Building tough notebooks
Army and Panasonic mull lower prices on hardened computers.
Army officials are looking to reconcile lessons learned about the use of computers during operations in Iraq and Afghanistan.
Soldiers love their commercial notebook computers, but the notebooks don't withstand harsh environments.
Because not much can be done about commercial technology, Army officials are rethinking their acquisition strategy. It may be less expensive to purchase a more durable notebook rather than buying office laptops that will likely need to be replaced.
Officials from the Army and Panasonic Computer Solutions Co. met last month to discuss a reduced rate for the company's Toughbook notebook computers, which the Army bought through the Common Hardware Software-2 (CHS-2) contract, service and industry officials said. The notebooks worked well — but not flawlessly — in Iraq and Afghanistan, they said.
"Business notebook computers are not designed with military specifications in mind," said Lt. Col. Gale Harrington, product manager of common hardware systems in the Army's Program Executive
Office-Command, Control, Communications-Tactical (PEO-C3T) at Fort Monmouth, N.J.
Computer maintenance technicians with General Dynamics Corp.'s C4 Systems business division in Taunton, Mass., which won the $945 million CHS-2 contract in 1995, spent a lot of time cleaning the nonruggedized machines.
"A lot of dust got in," said Harrington, who oversees computer acquisition and maintenance for PEO-C3T, the service's warfighting information technology
About 80 percent to 90 percent of the business notebook computers in Iraq experienced problems, according to industry officials. The cost of one laptop and its replacement could approach the price of one durable Panasonic Toughbook, said Dante Conrad, senior manager of Army accounts for the company's Northeastern U.S. business region.
The newer CS-73 and CF-29 Toughbook models cost $4,300 to $4,600 each, Conrad said. He declined to comment on the reduced prices that Army and Panasonic officials discussed.
The service can cut costs and increase work output by providing more rugged devices to soldiers who need to use notebook computers in the office and on the battlefield, Conrad said. "You get a more productive user," he said.
The Army's discussions with Panasonic are sensible, said Harold Youra, a consultant who matches small vendors with big systems integrators to provide IT solutions to the government. "The question is can the Army and Panasonic both afford it. Can it be a win-win situation?" asked Youra, president of Alliance Solutions LLC in Baltimore.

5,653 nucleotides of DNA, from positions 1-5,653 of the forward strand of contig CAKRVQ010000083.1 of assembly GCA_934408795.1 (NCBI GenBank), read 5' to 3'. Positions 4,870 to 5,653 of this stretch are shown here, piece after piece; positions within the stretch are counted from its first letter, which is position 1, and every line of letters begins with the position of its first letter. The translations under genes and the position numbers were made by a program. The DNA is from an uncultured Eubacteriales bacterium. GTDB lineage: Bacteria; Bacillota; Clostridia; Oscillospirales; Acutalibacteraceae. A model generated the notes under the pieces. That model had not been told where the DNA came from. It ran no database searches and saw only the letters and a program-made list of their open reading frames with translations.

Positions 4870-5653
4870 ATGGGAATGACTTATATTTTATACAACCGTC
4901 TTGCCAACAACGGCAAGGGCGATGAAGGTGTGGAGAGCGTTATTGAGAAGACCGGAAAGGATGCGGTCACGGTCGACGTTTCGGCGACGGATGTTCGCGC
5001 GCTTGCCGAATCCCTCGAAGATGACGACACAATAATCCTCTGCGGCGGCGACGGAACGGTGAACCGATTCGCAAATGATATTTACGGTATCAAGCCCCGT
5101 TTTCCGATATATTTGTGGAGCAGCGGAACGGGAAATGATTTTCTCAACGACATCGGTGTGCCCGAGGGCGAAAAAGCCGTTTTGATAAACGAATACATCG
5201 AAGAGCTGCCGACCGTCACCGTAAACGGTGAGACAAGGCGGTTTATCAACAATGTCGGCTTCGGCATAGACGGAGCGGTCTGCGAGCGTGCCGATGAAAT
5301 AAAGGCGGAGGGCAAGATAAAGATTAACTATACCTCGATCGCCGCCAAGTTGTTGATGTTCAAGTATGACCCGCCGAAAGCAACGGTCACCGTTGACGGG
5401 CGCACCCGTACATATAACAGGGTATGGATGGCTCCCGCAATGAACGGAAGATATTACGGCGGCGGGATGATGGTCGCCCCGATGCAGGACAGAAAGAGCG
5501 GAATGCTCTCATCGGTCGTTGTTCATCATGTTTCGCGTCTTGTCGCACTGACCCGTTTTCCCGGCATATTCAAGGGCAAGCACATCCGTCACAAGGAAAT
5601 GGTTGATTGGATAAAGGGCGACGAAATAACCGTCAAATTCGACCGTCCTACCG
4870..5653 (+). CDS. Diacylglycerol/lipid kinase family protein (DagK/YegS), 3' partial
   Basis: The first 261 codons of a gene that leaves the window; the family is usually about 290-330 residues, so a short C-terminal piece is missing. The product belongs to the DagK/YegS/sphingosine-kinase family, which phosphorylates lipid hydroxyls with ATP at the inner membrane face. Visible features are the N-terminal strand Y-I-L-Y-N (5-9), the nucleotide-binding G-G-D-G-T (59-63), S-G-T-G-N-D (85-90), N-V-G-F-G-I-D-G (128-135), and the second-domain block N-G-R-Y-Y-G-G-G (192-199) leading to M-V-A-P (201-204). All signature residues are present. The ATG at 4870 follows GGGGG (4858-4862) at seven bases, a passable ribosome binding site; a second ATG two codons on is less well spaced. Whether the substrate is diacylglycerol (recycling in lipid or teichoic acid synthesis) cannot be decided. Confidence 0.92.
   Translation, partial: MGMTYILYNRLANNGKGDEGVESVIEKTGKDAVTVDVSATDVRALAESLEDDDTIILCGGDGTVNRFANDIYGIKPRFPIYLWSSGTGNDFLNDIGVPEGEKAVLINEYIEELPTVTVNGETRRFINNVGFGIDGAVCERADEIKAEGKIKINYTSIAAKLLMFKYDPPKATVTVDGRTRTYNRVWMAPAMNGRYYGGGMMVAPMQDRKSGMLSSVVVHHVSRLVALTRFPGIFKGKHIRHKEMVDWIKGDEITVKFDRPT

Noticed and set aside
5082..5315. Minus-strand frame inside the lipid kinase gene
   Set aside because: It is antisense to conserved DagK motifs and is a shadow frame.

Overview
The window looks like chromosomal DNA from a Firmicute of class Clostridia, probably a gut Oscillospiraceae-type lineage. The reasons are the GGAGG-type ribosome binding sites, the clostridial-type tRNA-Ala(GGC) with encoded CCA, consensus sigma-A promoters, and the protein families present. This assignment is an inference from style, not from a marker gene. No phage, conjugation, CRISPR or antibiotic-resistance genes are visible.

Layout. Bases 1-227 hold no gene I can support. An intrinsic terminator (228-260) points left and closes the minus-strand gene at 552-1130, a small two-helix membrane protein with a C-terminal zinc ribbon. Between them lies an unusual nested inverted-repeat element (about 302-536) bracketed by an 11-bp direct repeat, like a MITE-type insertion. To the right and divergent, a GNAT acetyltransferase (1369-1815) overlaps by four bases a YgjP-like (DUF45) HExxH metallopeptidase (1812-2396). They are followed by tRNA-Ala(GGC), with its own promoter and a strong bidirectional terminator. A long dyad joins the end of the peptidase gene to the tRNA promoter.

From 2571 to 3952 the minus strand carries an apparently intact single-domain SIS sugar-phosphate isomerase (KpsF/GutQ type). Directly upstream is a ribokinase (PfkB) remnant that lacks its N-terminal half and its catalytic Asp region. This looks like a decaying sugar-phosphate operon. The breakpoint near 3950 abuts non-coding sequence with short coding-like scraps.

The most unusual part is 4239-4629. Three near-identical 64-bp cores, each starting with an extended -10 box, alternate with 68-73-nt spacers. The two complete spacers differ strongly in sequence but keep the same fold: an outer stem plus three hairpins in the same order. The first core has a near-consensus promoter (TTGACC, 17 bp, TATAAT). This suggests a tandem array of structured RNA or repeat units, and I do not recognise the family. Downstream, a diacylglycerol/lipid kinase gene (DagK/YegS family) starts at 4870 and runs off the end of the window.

Soldiers had varied opinions about the failure rates of notebook computer products bought through CHS-2. Service and industry officials said 2 percent to 30 percent of ruggedized laptops malfunctioned, and 30 percent to 90 percent of nonrugged laptops malfunctioned.
The Army purchased about 7,500 Toughbook products through the CHS-2 contract. Of the Toughbooks used in Iraq, 8 percent to 10 percent failed, said Ashok Jain, PEO-C3T's acting director for common hardware systems.
"We're generally satisfied," Jain said. "We can live with an 8 percent failure rate. A lower number would be better. We prefer 5 percent. We want to get to the absolute lowest failure rate possible." He and Harrington said they consider Toughbooks the industry benchmark for ruggedized laptop computers.
Panasonic officials reported fewer Toughbook failure rates, said Melissa Payton, senior business development manager for the company's federal business division. She said the CS-72, in use for 41 months, averaged a 6.19 percent failure rate; the CS-73, in use for 11 months, averaged a 0.53 percent failure rate; the CF-28, in use for 38 months, averaged a 2.61 percent failure rate; and the CF-29, in use for six months, averaged a 0.96 percent failure rate.
"As a sales rep, I'm happy when the product failure rate is less than 5 percent," Conrad said.
Shrapnel, sand and dust caused the most problems for Toughbooks. Army officials also occasionally found cracks in the computers' liquid-crystal displays, Jain said. "Sand and dust did not cause a problem if you cleaned them," he said.
Heat did not affect the Toughbooks. The magnesium casing protected CF-28/29 models in the 100-degree temperatures of the Iraqi desert, Jain said.
Army officials would like improvements in ruggedized notebook computers to include better protected keypads and screens and computer hard drives without moving parts, called solid-state drives. But these updates would increase costs, Jain said.
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